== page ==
Having considered issues of liturgical studies curriculum in seminaries and their equivalents, the Constitution now turns its attention to formation acquired by enacting the liturgy.
Vatican Website translation:
17. In seminaries and houses of religious, clerics shall be given a liturgical formation in their spiritual life. For this they will need proper direction, so that they may be able to understand the sacred rites and take part in them wholeheartedly; and they will also need personally to celebrate the sacred mysteries, as well as popular devotions which are imbued with the spirit of the liturgy. In addition they must learn how to observe the liturgical laws, so that life in seminaries and houses of religious may be thoroughly influenced by the spirit of the liturgy.
17. Clerici, in seminariis domibusque religiosis, formationem vitae spiritualis liturgicam adquirant, cum apta manuductione qua sacros ritus intellegere et toto animo participare queant, tum ipsa sacrorum mysteriorum celebratione, necnon aliis pietatis exercitiis spiritu sacrae Liturgiae imbutis; pariter observantiam legum liturgicarum addiscant, ita ut vita in seminariis et religiosorum institutis liturgico spiritu penitus informetur.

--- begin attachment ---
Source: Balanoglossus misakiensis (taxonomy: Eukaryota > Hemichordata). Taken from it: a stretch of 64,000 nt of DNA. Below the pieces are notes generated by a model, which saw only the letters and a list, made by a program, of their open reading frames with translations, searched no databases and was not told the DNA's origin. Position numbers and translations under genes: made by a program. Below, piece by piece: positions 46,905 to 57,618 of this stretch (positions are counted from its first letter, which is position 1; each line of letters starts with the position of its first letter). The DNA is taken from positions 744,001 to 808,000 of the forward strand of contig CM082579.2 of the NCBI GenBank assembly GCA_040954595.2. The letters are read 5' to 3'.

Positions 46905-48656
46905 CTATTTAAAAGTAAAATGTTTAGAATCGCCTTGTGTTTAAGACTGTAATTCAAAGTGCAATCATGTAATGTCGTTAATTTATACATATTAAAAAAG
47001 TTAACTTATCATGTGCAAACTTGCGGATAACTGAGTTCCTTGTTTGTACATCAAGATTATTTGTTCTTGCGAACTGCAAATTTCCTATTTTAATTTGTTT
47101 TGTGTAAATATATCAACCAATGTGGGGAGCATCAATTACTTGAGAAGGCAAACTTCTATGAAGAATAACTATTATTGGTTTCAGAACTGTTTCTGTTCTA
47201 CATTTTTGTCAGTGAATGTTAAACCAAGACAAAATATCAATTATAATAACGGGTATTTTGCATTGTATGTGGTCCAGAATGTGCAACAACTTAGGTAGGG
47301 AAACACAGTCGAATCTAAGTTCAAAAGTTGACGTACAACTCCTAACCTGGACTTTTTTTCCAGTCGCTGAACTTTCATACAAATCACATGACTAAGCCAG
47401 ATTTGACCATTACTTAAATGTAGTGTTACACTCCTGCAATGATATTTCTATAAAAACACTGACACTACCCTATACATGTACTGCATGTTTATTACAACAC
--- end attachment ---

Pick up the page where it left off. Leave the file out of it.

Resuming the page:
Slavishly literal translation:
17. Clerics, in seminaries and religious houses, should acquire liturgical formation of their spiritual life, both through proper direction by which they would seek to understand the sacred rites and to participate [in them] with their entire spirit, and by the celebration of those sacred mysteries, as well as other pious exercises imbued with the spirit of the sacred Liturgy; equally they should learn in addition the observance of liturgical laws so that life in seminaries and institutes of religious may be completely shaped by the liturgical spirit.
In article 17 the Council Fathers teach that more is required for the liturgical formation of seminarians and their equivalents than simply hiring instructors who are qualified to teach liturgical studies as graduates from reputable programs and by promoting classroom instruction in liturgical studies at a par with the other major theological disciplines. Celebrating liturgy in the seminary and equivalent houses of formation has its own part to play; intellectual study of the liturgy without integration with proper celebration of the liturgy misforms seminarians and their equivalents. A limping parallel might be the relative uselessness of an acting program in which the students only hear lectures about the history of the theater, read scripts, and evaluate theories of theater criticism without ever attending a play, acting a role, sewing costumes, constructing sets, or working the lights.
Questions that Pray Tell readers may want to consider include: 1) What is the quality and character of the liturgical formation today’s seminarians (and their equivalents) BRING to their seminary education and how does it influence their ability to receive formation while in the seminary? 2) Is there a danger of presenting seminary liturgical patterns and customs as normative for other worshiping communities? 3) What happens when there is a disconnect between what the students learn about liturgy in the classroom and what they enact in chapel?